What if…

It was 3 days after my 15th birthday. My friends and I were walking around the neighborhood like we did every day after dinner. It was a hot July evening, and as usual we ended up at the little park in our neighborhood. It had a baseball field, basketball courts, and a large swing set. Getting onto those swings was a good way to cool off.

Well on this particular night we decided to play a little game. The swing set was made of metal and had a short “fence” made of the same metal material bordering three of the sides. We wanted to see who could walk on the metal bar from one side all the way to the other. It went around the swing set like a horseshoe. Several of us were on the bar at a time and one by one we tried to make our way around. As people lost their balance, they would either jump off or just let each foot land on either side of the bar. That worked just fine for everyone…well anyone that was taller than 5 foot. As I was making my way around, a guy behind me got impatient and gave me a shove. It took me completely off guard and I fell…on the bar…between my legs. My legs were too short to have each foot land on each side of the pole.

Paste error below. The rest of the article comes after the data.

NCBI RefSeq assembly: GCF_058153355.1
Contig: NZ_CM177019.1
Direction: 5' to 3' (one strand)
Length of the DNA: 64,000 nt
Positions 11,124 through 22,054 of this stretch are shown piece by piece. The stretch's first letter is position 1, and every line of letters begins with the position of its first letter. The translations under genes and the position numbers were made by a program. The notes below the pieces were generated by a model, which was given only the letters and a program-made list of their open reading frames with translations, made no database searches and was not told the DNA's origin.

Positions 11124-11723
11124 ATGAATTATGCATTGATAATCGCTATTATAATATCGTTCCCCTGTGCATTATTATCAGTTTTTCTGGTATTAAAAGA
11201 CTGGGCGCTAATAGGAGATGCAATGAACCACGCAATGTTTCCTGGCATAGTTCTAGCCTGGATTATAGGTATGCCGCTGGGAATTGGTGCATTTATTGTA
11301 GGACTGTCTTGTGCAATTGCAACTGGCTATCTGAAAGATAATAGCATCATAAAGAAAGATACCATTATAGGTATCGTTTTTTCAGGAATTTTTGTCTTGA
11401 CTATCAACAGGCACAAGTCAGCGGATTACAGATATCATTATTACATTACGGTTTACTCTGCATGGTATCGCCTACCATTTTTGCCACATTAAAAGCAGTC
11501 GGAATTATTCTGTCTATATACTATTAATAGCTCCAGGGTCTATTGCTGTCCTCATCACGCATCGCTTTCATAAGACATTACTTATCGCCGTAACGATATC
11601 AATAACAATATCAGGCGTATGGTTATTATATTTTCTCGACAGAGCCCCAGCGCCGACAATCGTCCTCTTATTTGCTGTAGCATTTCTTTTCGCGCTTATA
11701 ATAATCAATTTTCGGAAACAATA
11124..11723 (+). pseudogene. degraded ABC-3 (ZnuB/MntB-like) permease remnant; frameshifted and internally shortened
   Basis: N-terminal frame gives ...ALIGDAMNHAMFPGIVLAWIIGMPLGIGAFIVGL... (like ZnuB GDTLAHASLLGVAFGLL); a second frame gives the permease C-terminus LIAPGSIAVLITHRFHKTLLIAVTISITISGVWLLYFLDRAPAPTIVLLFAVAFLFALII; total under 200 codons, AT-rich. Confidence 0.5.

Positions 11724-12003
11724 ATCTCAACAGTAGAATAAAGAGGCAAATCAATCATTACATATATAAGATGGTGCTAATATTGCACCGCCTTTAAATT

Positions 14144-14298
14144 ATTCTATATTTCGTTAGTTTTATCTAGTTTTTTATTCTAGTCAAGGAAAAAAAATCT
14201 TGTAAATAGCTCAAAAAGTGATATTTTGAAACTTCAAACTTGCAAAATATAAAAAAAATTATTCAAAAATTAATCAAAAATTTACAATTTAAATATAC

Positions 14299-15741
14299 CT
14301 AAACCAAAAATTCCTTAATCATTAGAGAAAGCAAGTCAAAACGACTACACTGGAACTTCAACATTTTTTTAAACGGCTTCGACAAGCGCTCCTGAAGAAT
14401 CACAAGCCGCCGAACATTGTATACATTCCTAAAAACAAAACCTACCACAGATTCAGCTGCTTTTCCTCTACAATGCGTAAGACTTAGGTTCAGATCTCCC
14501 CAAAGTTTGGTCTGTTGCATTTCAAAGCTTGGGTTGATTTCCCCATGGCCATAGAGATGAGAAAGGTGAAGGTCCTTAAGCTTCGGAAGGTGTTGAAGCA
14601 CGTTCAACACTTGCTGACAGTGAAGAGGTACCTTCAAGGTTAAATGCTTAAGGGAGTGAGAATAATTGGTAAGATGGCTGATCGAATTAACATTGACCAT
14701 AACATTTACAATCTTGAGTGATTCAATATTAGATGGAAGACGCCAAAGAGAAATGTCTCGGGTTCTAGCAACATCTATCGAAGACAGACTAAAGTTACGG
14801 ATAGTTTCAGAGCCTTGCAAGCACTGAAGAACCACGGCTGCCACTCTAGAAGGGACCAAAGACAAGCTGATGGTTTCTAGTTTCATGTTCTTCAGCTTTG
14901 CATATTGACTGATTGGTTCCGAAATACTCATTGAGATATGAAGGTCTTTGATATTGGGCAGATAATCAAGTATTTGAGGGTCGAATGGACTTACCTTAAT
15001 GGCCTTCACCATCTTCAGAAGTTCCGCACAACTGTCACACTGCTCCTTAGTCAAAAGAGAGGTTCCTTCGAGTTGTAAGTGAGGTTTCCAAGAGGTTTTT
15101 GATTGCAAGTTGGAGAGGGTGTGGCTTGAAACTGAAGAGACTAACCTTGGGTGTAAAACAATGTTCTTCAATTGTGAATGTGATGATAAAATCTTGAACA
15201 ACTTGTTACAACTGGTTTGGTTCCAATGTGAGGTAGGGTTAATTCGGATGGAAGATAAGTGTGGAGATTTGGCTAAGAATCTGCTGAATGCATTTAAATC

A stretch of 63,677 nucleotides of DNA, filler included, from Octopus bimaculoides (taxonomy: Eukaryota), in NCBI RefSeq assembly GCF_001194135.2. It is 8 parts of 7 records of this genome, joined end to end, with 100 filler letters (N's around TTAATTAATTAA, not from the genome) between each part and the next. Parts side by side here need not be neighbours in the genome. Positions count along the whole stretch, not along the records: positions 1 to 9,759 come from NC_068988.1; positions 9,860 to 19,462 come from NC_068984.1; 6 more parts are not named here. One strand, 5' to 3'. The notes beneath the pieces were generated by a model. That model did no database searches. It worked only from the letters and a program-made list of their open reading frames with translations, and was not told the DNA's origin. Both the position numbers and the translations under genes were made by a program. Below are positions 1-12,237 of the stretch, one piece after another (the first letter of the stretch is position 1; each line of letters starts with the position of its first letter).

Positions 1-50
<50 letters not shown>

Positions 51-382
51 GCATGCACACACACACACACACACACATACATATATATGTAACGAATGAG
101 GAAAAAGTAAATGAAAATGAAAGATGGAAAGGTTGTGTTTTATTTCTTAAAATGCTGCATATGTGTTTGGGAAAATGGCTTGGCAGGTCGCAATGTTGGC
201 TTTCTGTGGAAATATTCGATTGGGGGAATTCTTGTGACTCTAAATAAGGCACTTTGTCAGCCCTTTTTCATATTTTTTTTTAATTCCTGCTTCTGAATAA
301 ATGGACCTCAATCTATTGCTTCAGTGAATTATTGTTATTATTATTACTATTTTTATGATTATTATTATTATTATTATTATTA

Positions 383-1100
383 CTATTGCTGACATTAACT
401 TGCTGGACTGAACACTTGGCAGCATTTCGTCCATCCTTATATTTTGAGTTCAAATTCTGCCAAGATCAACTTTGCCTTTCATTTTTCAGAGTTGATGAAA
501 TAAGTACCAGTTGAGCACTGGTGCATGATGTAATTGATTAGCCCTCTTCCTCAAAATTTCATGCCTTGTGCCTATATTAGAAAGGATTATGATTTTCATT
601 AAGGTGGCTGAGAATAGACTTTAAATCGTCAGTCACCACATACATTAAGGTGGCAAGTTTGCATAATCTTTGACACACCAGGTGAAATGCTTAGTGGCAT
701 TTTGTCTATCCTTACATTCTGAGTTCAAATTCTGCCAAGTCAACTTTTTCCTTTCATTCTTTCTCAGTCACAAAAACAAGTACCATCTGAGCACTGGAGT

I swung my leg over the bar and limped over to one of the swings and sat down. My best friend came over and told me that she had fallen on her bike bar before and that yeah it hurts, but it eventually the pain goes away. Well I too had fallen on my bike before and this was NOTHING like what that felt like. I sat there for a few minutes and realized that I needed to go home.

Since I had walked to the park, I had to walk home. My friend joined me to make sure I made it home ok. I had to walk a couple of blocks and by the time I got to my house I was walking as if I had been riding a horse for about a week. My parents were sitting on the front porch as I approached and my poor mother was so scared she barely let me get out what had actually happened. She thought something horrific had happened…well more horrific then what actually happened. We went in the house and I described the incident. She knew I was a bit embarrassed, but she told me she had to take a look to see what was going on. She took one look and said we needed to go to the ER.